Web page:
Introduction - Terry Stewart (tezza)
ard at p850ug1.demon.co.uk
Wed Oct 20 15:16:21 CDT 2010
Wello, and welcome ot the list.
> My interest in microcomputing history started about 11 years ago, when I
> created a website to archive some facts about my first micro.
WHen I first saw the pictutre of that on your web page, I thought 'That
looks like what I calleda 'video genie'. Then I read the description.... ;-)
> However, in 2007 with the kids off my hands (and more room) I started
> collecting other micros. This was trigged by finding a OS Challenger 1P
> someone gave me in the late 1980s in the bottom of a wardrobe, turning it on
> and finding (astonishingly!) it went! Along with my old System 80, I now
I hate to start another one of my rants, but I hope you've learnt now
that turnoing on a classic machine is not the first thing to try. I
would strongly recoemdn a careful visual inspection and then testing the
PSU on adummy load. It doesn't take long (at least not for most machines
), and it may save you having to powst a message hear askign for a
dump of the ROMs for some rare machine
 OK, in a couple of cases I have made up special PSU test boxes which
takes a little longer...
> had the nucleus of a classic computer collection! There was no looking back
> after that!
I think many of us have had that experince.
I was interested to read your comments on the Sinclair QL. You basically
have the same views as me. I feel that the machine was simply too ckeap,
too much was cut out. IIRC, it sold for about \pounds 400 in the UK. If
it has sold for \pounds 600, but had had a useable keyboard, a disk drive
(even a 3" one), proper serial ports , and the like, then the machine
might actually have been popular. As it was, it was pretty much unusable.
 The QL has 2 seral port conenctors. But the data input lines are
simple ORed together (!). The peripheral _has_ to look at the handshake
lines, or data will either get corrupted by being mixed with data from
the other peripheral, or it'll be sent to the wrongplace by the OS. Alas,
many peripherals don't do that (and why should they, it violates the
RS232 standard). But anyway...
> I am not a computer engineer, electronics technician or even associated with
> the computer industry in any way. Before I started collecting I knew
> nothing about electronics except you plugged something in at the wall,
> flicked a switch and (if you are lucky) it went. I had never been under the
> hood of a computer even my System 80. However, once I started collecting I
> found I HAD to learn something about the mystery of binary hardware in order
> to keep these machines up and running! See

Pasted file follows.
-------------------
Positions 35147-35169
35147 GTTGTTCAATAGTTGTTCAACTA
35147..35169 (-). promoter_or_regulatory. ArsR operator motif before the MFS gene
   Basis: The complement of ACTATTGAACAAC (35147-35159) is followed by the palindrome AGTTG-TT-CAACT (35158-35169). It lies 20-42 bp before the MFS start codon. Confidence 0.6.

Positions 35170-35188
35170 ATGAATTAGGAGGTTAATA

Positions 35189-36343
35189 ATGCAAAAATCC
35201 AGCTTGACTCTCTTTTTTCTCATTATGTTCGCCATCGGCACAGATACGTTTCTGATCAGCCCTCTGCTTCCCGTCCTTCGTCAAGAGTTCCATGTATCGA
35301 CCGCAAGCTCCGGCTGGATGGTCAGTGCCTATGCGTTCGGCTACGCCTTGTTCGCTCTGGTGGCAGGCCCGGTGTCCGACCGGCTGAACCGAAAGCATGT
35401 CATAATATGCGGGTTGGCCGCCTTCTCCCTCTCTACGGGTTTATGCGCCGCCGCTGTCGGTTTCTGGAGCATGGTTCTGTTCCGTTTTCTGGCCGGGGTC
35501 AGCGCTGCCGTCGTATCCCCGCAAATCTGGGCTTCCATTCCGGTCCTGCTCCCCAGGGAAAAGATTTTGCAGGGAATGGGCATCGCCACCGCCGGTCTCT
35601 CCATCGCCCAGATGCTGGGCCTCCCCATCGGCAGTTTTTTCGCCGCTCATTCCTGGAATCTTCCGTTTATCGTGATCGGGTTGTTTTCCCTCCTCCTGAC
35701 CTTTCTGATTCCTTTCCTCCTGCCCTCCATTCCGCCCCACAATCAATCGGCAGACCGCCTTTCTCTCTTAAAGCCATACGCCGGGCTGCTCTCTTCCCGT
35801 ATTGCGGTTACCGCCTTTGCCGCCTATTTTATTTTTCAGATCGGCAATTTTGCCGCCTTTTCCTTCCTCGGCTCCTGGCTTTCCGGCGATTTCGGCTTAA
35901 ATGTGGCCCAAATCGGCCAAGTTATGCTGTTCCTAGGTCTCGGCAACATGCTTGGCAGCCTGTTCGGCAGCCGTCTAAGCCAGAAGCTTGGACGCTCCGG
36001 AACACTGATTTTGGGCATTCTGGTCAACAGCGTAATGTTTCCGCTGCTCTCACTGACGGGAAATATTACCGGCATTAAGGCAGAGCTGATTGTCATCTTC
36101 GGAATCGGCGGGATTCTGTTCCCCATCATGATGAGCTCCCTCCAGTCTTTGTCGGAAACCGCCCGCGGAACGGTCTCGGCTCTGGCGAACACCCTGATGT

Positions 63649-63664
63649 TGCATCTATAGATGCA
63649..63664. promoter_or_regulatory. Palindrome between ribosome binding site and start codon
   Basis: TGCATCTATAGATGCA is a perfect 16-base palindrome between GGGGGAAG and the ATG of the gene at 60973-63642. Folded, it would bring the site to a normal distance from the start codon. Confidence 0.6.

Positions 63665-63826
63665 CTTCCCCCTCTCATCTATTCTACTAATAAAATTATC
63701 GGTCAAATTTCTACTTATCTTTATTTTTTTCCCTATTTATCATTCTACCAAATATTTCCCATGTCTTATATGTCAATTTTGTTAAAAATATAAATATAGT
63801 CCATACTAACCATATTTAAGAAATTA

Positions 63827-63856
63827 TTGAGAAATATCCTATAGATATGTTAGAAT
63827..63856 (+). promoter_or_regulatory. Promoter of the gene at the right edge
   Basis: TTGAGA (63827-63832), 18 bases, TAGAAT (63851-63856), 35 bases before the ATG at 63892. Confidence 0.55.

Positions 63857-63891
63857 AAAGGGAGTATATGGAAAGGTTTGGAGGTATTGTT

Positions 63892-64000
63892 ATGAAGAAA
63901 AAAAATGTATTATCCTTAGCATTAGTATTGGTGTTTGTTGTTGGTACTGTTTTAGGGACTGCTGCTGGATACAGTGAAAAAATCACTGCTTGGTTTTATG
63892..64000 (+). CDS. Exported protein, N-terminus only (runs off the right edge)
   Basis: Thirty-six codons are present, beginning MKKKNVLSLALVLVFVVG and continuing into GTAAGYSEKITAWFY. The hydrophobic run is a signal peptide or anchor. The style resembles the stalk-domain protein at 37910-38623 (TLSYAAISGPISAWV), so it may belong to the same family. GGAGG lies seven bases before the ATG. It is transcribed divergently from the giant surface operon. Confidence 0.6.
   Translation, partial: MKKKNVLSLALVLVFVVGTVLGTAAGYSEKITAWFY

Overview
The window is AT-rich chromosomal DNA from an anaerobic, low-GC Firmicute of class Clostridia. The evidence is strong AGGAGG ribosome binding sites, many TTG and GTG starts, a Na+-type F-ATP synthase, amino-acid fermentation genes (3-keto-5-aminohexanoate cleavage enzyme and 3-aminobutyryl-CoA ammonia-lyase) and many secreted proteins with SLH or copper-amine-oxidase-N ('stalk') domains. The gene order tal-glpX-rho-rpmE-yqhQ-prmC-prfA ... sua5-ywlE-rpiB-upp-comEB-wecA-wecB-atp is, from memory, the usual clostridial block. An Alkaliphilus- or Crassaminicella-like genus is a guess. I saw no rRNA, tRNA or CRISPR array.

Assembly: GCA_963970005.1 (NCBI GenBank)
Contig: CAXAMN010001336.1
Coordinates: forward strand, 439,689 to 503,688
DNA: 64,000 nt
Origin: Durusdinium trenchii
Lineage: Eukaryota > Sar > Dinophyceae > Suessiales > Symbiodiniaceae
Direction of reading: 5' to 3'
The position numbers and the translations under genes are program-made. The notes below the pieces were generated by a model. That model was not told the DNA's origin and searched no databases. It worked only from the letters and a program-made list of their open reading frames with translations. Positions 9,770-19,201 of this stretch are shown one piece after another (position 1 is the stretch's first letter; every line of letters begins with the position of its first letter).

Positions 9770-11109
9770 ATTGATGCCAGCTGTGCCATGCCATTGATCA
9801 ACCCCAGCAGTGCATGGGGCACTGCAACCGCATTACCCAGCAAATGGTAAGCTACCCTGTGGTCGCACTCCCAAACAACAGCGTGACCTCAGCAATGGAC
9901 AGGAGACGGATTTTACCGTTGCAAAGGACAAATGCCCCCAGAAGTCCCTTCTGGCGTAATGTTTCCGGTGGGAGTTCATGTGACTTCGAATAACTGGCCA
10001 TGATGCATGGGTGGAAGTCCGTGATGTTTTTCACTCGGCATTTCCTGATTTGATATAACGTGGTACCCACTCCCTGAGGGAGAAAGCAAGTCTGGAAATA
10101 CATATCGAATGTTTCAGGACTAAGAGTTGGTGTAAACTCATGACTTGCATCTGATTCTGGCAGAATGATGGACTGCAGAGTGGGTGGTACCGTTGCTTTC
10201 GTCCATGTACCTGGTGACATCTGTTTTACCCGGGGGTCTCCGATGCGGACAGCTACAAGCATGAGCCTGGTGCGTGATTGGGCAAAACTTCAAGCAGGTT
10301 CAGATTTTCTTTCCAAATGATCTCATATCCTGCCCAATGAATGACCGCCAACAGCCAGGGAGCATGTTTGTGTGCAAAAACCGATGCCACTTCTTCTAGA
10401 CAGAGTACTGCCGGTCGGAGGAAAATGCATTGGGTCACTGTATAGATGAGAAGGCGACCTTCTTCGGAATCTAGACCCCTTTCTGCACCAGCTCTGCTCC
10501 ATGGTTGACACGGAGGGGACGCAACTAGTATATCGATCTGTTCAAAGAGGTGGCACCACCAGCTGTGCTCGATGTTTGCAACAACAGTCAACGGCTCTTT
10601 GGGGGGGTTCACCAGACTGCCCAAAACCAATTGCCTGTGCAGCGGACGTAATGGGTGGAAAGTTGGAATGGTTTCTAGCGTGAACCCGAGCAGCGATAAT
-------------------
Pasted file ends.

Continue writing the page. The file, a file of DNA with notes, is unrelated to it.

Err, yes... There are very few people prepared to fis a classic machine
for you, and those that will tend to charge ;-).
Fortunately, I came to computing from electronics (not that I have any
qulaifications in either...), and have a fair idea of what goes on inside
these machines. And contrary to certain comments here, I do try to share
> http://www.classic-computers.org.nz/blog/index.htm . I've found the
> vintage/classic computer community to be very supportive and helpful with
> sharing knowledge in this regard. I've still got huge gaps in knowledge
> regarding the hardware side but it's improving all the time.
Many of us have shelf upon shelf of old servie manuals, data books,
electroncis books, etc and are quite happy to look things up.
> (unexpectedly) come to enjoy the hardware side as well! Nothing is as
> satisfying as seeing a dead computer suddenly surge back to life after a
Now that I certainly agree with. I rememebr tinkering with my PDP11/45
for over a month before I finally understood all the manuals, had it all
put toghet and I turned the key (literally). I then toggled in my first
program. OK, it didn't work, but it appeared the machine was basically
working. Some time later I found I'd mis-understood one of the machine
instructions, I fixed that and my program ran...
> fix. To me, a dead computer is just a collection of wires, silicon and
> plastic. They HAVE to be working, and my wife would claim I go to obsessive
> lengths to make them so.
I agree with that too. Computers intended to 'compute'. I've spent (and
will spend in the future) many enjyable hours tracking down faults,
finding spare parts, making spare parts, and generally getting these fine
old machines to work again.
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